NY Maps: Union Square and Washington Square Park

Have you ever wanted to learn more about New York City - known as the "city that never sleeps"? Here are two famous Big Apple areas: Union Square and Washington Square Park.

Union Square

The lively Union Square neighborhood is anchored by its namesake pedestrian plaza and bustling park, which attracts a mix of professionals, street artists, students and protesters. The surrounding streets are lined with high-rise apartments and big-name chain stores, as well as casual eateries and cafes. The stalls of the long-running Union Square Greenmarket draw crowds for local produce and artisanal food. Laid out in 1832 and built in 1882, the park covers 9 acres. The park owes its name to its location at the intersection – or union – of two major roads in New York City.

Union Square is noted for its impressive equestrian statue of U.S. President George Washington, modeled by Henry Kirke Brown and unveiled in 1856. The statue of Abraham Lincoln, modeled by Henry Kirke Brown (1870), is located near the north end of the park.

Explore Union Square with this fully accessible Union Square Map.

Washington Square Park

Washington Square in Greenwich Village is one of New York’s most densely-used green spaces. Anchored by Stanford White’s iconic Washington Arch, it is a small park–barely 10 acres–with a long and colorful history. For nearly two centuries the Square has been a place to linger, to play, to celebrate or demonstrate. It functions not only as a public park beloved by locals, but also as a campus green, a crossroads, a performance space and a magnet attracting visitors from around the world.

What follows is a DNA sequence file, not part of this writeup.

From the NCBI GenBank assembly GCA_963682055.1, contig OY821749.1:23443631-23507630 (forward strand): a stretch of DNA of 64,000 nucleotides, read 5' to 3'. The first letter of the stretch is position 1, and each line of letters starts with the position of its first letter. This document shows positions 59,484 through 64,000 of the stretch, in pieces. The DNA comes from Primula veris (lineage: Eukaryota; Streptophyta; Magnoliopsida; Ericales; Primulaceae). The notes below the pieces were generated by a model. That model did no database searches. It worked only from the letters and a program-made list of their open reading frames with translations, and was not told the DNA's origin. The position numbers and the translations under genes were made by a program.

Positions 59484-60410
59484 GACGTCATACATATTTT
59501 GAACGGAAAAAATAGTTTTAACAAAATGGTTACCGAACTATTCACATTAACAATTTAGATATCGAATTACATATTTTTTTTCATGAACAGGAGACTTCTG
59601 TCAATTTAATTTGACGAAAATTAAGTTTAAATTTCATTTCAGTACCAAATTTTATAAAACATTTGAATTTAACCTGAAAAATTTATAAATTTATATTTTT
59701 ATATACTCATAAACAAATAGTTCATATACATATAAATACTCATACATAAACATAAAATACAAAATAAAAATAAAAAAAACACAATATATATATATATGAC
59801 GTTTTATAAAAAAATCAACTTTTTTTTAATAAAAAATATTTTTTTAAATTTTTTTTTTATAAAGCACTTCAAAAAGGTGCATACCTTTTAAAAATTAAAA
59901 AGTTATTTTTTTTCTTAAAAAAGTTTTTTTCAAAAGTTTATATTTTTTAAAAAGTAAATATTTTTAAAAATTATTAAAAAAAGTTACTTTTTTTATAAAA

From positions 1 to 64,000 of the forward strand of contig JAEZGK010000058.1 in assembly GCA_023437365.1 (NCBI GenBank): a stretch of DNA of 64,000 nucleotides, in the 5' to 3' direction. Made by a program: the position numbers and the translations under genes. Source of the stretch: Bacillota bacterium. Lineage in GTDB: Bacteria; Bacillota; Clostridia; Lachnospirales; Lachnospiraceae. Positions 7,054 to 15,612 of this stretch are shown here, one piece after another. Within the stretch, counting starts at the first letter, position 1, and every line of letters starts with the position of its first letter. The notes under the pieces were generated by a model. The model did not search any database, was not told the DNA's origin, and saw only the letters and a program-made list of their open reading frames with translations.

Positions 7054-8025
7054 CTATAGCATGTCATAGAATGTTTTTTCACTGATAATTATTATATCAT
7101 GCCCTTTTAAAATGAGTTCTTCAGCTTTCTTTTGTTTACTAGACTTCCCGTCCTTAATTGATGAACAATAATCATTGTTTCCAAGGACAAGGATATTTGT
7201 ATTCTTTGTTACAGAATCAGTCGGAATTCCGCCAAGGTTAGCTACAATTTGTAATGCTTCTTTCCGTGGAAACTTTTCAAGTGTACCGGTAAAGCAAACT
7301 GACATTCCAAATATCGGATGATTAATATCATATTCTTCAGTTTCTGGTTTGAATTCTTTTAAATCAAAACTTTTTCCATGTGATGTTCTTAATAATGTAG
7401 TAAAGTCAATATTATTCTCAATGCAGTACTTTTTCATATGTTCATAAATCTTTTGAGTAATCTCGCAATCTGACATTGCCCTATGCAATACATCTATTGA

Washington Square Park is named for George Washington (1732-1799), the commander of the Continental Army, who was inaugurated in New York City as the first President of the United States on April 30, 1789. 

After the Revolutionary War, the city fathers of New York acquired some of this property for use as a potter’s field, a public burial place where poor and indigent people, mostly victims of yellow fever, were laid to rest. Epidemics continued to ravage New York’s population and after twenty years of use, the potter’s field was filled. Meanwhile city development was fast approaching the site. Pragmatic members of New York’s Common Council determined that the former cemetery would be a good location for a much-needed drilling ground for the city’s volunteer militia companies.  On July 4, 1826 – the fiftieth anniversary of the Declaration of Independence – the former potter’s field was officially declared the Washington Parade Ground. Leveled and landscaped, the new parade ground conferred a privileged status to the area and helped elevate the value of the surrounding real estate. The site became a public park in 1827. Following this designation, prominent families, wanting to escape the disease and congestion of downtown Manhattan, moved into the area and built the distinguished Greek Revival mansions that still line the square’s north side.

In 1838 the park hosted the first public demonstration of the telegraph by Samuel F.B. Morse.

Explore Washington Square Park with this fully accessible Washington Square Map.

Activity

The history and accessible maps can be used at remote or hybrid lessons.

  • Have your student read the history in this post and explore the digital maps. Pick an interesting Point of Interest on the map and have the student research that topic and write about that topic.
  • Ask your student to research about famous marches or demonstrations held at one of these parks.
  • Ask your student to research about Yellow Fever and the impact of citizens in NYC (Potters Field era).
  • Ask your student to choose a statue and learn more about its significance.

Accessible Maps

These two maps were created and shared by Lou Giansante, Audio Description specialist and Ibraheem Fakir, teacher at IHope Academy in New York City.

 

Note: For information on how to use and/or create maps using the SAS Graphics Accelerator map software, go to the SAS Graphics Accelerator Summary page.